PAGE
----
Manure Manager

Features Poultry Production Sustainability
Top of the flock in manure management

A large U.S.-based turkey farm uses numerous methods to ensure the best nutrient management for their operation.


December 11, 2019
By Ronda Payne

Topics

To say that Mike and Paula Thompson are stewards of the land they farm is something of an understatement. As a third-generation farmer, Mike Thompson takes the preservation and improvement of land, water and the environment very seriously, and is constantly looking for new ways to benefit the family’s turkey farm, Round Hill Poultry in Rockingham County, VA.

Thompson’s grandfather was involved in hatching chicks and poults and helped to found Rockingham Poultry starting in 1951. Some of the chicken houses he built in Rockingham are still standing.

For Thompson, making the land a little bit better than what it was when he started farming was very important to him. His actions spoke louder, and Round Hill Poultry won the U.S. Poultry and Egg Association’s 2019 Family Farm Environmental Excellence award as well as the Cargill Friends of the Environment award in 2018. Thompson was also asked to be on the Virginia No Till Alliance’s committee to establish rules and regulations to help control animal waste in Virginia for the next decade. He sees environmental stewardship as a way to better the earth while also creating a profitable business.

Round Hill Poultry won the U.S. Poultry and Egg Association’s 2019 Family Farm Environmental Excellence award. Photo courtesy of the U.S. Poultry and Egg Association.

From Round Hill’s three farms, including the Thompson’s son Zeth’s neighboring farm, the family primarily produces turkey. They also produce grain corn, and to a lesser degree hay, small grains (barley, oats, rye, etc.) and soybeans.

“We’re totally all in/all out, meaning we start poults and finish to market,” he says. “Round Hill consists of 600 acres at the main farm, where we also raise row crops, corn, beans, wheat and hay and an additional 2,000 acres is leased for those crops, [and is] within the three counties surrounding [Rockingham County].”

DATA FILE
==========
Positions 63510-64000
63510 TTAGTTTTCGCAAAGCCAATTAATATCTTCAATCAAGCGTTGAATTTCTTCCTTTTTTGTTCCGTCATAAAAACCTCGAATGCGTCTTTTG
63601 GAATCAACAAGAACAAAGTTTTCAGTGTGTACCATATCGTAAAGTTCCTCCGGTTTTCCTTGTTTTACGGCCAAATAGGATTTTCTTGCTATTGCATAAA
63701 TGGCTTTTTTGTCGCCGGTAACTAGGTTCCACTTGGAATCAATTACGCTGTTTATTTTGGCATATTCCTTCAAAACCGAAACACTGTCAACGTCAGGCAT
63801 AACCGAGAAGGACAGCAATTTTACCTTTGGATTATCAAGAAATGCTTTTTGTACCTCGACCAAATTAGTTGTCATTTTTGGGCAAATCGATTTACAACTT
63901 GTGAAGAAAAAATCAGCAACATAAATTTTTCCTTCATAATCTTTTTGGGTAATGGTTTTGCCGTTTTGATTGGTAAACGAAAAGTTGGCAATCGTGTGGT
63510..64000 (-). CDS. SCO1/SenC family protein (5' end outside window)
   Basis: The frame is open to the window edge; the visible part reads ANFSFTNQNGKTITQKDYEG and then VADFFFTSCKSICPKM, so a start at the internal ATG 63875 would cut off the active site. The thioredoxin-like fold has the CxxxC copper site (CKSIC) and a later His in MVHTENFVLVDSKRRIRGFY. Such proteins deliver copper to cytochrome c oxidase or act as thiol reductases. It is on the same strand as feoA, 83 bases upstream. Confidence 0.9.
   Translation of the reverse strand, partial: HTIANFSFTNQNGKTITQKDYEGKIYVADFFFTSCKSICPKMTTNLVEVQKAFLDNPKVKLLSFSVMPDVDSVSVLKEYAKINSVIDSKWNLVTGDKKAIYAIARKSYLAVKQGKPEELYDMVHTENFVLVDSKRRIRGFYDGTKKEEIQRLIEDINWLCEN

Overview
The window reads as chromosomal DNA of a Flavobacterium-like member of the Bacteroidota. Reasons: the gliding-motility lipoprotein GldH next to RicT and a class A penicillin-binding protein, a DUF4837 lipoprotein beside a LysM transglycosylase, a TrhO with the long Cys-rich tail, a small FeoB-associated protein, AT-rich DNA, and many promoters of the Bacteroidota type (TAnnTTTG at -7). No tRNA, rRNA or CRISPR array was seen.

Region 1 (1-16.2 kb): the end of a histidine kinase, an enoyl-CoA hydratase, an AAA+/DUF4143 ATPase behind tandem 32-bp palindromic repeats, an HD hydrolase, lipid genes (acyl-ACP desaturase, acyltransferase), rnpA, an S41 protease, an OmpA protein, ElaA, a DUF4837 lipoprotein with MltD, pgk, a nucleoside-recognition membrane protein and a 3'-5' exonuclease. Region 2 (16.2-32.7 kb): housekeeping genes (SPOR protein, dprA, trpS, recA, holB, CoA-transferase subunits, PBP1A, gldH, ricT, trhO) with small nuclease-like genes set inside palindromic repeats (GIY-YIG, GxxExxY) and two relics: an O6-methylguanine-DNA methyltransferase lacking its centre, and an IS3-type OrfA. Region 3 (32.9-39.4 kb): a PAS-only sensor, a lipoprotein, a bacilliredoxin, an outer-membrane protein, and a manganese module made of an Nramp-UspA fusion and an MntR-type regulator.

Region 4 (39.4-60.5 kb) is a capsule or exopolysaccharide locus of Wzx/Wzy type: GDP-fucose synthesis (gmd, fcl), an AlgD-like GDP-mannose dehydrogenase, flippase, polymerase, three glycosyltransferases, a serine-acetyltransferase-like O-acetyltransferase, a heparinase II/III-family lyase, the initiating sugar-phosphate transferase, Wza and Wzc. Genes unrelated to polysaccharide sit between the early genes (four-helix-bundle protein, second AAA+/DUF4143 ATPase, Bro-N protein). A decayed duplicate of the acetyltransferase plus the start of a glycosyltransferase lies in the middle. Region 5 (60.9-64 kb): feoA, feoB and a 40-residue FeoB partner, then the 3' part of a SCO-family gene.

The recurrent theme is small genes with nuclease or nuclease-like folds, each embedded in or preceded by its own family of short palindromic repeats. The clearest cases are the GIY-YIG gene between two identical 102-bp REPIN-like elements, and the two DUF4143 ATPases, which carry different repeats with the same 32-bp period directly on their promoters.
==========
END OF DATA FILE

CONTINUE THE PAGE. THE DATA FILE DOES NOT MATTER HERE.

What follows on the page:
Round Hill now produces about 412,500 turkeys a year in three cycles of 137,500 birds each in the 10 poultry houses. In 2018, the operation added new barns to take the operation from 282,000 birds a year to the present amount, a 46-percent increase in capacity. That amount of turkeys leads to a lot of dry litter waste which, if managed improperly, could lead to significant environmental problems. The issue grows in sensitivity when its noted that Round Hill is located in the Chesapeake Bay watershed region, which consistently battles algal blooms and nutrient runoff concerns.

“I work through a broker to sell leftover litter each year,” Thompson says. “I am vigilant in where and who it gets transferred to. As we try to get it out of the watershed however, trucking is the expense [that] drives the price to commercial fertilizers and it is sometimes hard to move.”

His manure broker is arranged through the poultry litter hotline program, a program of the Virginia Poultry Federation. The hotline connects growers to brokers and haulers and Thompson will only permit his litter to be sold to farmers who are not in the Chesapeake Bay watershed area and who have a nutrient management plan.

Not long after the newest turkey barns were built in 2018, the Thompsons built a new litter shed for one of the other farm’s existing barns, bringing overall litter storage capacity to 12,000 tons of dry waste. The new shed is big enough to accommodate litter trucks so that there is no spillage during loading. It also includes a 63’ x 30’ concrete composting area, guttering for clean water diversion and a four-foot gravel buffer circling the shed.

On-farm uses of litter average about 8,000 to 10,000 tons annually. The rest, almost 65 percent of the litter produced, is trucked off-farm. Pasture and forage fields get about nine percent of the total waste litter and row crops get about 26 percent.

Thompson makes the best use of the litter before composting it.